Whereas the buying power of the minimum wage erodes over time—and in 2014, the Federal minimum wage of $7.25 was worth nearly 10 percent less than when it was last raised in 2009, after adjusting for inflation;

    Whereas raising the minimum wage to $12 by 2020 would directly or indirectly lift wages for 35,100,000 workers—more than 1 in 4 United States workers—89 percent of whom are over the age of 20;

    Whereas a 2000 study commissioned by the Department of Labor found that up to 30 percent of firms misclassify their employees as independent contractors;

    Whereas misclassified workers are excluded from employer-provided health and pension plans, denied the right to unionize, and deprived of overtime, minimum wage, employment discrimination, and health and safety protections that are guaranteed to employees;

    Whereas employers who misclassify their workers fail to pay required payroll taxes, thereby shifting unemployment taxes and workers’ compensation premiums onto law-abiding businesses;

    Whereas nonunion workers earn, on average, $207 less per week than unionized workers and workers who do not belong to a union are far less likely to have access to paid sick leave, fair scheduling, paid medical and retirement benefits, life insurance, and paid holidays as their union counterparts;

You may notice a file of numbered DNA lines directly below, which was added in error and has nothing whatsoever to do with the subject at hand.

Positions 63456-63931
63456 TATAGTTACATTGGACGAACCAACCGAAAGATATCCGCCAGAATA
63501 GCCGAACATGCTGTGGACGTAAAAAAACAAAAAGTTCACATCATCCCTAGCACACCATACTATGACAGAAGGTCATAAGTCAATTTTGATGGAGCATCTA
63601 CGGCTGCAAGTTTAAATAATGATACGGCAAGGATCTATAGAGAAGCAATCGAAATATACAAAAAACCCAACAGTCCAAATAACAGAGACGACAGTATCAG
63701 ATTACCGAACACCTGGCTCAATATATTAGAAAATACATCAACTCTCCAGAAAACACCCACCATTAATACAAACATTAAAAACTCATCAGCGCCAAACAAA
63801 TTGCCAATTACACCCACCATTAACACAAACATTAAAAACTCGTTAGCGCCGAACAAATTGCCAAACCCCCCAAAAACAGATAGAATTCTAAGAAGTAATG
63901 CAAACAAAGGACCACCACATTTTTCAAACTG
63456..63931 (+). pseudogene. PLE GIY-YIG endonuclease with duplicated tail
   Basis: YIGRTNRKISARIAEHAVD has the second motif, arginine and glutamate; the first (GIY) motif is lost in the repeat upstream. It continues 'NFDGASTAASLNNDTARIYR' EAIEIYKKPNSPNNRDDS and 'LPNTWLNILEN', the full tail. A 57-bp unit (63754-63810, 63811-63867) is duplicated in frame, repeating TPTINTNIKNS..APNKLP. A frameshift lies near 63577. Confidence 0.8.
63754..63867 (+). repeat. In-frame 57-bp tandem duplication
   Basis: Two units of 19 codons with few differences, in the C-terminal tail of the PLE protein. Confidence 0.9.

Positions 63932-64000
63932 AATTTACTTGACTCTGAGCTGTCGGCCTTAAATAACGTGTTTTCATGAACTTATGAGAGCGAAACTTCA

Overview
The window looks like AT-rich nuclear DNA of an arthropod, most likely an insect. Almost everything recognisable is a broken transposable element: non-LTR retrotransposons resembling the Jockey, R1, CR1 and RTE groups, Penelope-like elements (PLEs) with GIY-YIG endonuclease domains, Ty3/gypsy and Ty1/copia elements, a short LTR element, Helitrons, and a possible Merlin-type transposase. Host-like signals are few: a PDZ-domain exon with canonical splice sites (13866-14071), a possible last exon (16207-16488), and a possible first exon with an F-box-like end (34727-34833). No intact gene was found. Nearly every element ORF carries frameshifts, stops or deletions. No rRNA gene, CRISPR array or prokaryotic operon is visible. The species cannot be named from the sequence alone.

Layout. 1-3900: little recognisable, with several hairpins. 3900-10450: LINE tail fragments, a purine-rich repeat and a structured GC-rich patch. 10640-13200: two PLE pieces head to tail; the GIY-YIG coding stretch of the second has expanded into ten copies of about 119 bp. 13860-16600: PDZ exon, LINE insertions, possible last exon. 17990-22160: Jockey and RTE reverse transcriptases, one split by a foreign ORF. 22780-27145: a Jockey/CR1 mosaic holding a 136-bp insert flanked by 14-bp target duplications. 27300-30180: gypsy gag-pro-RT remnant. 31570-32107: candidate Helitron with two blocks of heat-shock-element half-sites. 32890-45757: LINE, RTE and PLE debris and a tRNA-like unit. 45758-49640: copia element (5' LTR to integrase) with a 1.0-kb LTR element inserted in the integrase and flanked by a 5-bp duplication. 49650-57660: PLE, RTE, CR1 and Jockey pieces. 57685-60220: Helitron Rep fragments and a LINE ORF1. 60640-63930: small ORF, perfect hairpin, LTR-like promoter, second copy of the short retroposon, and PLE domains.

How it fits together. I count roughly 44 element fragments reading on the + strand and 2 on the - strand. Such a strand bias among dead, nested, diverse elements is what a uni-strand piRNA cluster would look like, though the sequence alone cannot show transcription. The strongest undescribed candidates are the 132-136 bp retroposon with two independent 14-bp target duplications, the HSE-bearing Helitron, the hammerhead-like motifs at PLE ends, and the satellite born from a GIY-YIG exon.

Whereas an analysis of illegal employer conduct during union organizing campaigns found that 47 percent of employers threaten cuts in benefits or wages if their employees join the union, 57 percent threaten to close the facility, and 34 percent fire at least one employee in retaliation for organizing but the penalties for employer interference with organizing are only nominal;

    Whereas strengthening protections for organizing will allow workers to collectively bargain for higher wages and better working conditions;

    Whereas workplace policies make it difficult for millions of Americans to both provide for and care for their families, and Congress has the power to enact responsible policies that would help achieve a better balance between work and family life;

    Whereas in more than 60 percent of households with children all adults are working, women make up 40 percent of primary breadwinners in households with children, and men are increasingly more involved in raising children;

    Whereas nearly 17 percent of workers have unstable shift schedules—a disproportionate number of whom are workers of color—and roughly half of low-wage workers report very little or no control over the timing of the hours they are scheduled to work;

    Whereas 41 percent of workers who are ages 26 through 32 in hourly jobs report getting their work schedules a week or less in advance;

    Whereas ensuring that workers have flexible, predictable, and stable schedules is critical to workers’ ability to plan their lives—including arranging child care or elder care, holding down a second job, going to school, or addressing their own serious health conditions;